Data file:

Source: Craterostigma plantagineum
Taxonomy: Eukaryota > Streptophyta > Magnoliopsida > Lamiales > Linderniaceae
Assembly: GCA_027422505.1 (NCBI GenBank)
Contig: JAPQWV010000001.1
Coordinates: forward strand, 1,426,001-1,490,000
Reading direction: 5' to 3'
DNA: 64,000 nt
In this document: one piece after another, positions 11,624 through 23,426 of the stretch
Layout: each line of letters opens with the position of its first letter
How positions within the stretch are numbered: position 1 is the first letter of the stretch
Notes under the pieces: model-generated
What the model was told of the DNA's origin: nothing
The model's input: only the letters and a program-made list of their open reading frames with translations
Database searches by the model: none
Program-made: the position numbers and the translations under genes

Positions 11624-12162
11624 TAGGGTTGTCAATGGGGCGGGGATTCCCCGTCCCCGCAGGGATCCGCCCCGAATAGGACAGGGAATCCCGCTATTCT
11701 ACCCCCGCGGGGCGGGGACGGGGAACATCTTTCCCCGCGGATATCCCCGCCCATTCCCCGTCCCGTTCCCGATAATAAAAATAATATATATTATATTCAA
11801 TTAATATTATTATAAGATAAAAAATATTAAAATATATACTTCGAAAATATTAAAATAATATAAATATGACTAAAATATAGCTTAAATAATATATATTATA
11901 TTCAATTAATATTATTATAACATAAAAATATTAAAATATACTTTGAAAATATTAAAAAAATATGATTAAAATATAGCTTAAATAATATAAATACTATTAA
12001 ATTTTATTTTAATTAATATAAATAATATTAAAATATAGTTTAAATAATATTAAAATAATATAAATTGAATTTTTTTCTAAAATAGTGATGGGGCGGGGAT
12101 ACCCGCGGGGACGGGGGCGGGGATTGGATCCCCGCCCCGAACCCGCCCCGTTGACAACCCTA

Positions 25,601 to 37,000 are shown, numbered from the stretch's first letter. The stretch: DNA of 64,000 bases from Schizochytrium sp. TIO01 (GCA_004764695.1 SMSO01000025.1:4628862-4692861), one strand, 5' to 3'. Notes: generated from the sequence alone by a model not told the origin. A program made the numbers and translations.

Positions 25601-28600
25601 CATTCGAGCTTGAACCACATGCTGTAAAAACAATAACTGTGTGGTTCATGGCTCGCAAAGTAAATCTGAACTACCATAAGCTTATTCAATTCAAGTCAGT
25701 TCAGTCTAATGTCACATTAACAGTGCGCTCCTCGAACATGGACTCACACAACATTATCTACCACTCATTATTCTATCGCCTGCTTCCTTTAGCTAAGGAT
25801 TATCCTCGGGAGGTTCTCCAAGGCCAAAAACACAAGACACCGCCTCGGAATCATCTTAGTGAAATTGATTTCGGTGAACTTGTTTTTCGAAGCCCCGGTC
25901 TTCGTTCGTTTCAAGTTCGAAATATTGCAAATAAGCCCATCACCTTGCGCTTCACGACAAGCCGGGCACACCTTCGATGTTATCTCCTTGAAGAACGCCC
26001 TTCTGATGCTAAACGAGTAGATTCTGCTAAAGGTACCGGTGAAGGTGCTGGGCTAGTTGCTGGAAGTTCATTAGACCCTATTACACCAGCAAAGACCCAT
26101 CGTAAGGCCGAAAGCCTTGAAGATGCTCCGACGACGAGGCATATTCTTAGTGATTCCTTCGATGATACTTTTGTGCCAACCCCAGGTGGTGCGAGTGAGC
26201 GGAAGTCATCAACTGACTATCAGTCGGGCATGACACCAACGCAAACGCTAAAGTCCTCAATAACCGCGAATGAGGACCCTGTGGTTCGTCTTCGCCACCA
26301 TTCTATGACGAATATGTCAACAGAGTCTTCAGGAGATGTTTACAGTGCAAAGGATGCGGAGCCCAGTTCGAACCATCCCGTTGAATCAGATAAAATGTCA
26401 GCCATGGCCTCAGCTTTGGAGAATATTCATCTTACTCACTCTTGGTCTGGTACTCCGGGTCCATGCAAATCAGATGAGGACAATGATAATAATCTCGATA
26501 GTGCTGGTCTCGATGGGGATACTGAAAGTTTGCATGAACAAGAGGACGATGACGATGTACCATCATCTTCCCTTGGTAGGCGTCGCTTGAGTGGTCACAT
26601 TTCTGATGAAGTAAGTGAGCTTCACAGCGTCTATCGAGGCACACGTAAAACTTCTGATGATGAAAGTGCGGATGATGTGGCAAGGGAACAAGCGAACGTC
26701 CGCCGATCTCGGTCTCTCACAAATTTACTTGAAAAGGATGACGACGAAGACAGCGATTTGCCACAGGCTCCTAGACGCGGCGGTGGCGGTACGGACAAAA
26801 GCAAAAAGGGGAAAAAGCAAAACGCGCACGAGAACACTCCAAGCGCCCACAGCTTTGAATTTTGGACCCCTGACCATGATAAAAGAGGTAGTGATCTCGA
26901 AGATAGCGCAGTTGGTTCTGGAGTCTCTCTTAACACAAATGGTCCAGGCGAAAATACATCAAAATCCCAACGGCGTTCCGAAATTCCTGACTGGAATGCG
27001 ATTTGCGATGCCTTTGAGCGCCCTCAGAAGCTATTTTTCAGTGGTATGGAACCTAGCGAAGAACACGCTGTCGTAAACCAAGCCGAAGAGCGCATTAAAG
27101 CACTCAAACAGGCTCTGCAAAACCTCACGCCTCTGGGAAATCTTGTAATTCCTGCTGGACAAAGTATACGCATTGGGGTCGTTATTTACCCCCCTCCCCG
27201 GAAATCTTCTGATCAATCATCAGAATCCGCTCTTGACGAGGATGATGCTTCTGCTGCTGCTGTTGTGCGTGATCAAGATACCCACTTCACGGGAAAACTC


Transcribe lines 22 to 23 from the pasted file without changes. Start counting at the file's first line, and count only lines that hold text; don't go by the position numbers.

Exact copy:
12101 ACCCGCGGGGACGGGGGCGGGGATTGGATCCCCGCCCCGAACCCGCCCCGTTGACAACCCTA

Positions 25,601 to 37,000 are shown, numbered from the stretch's first letter. The stretch: DNA of 64,000 bases from Schizochytrium sp. TIO01 (GCA_004764695.1 SMSO01000025.1:4628862-4692861), one strand, 5' to 3'. Notes: generated from the sequence alone by a model not told the origin. A program made the numbers and translations.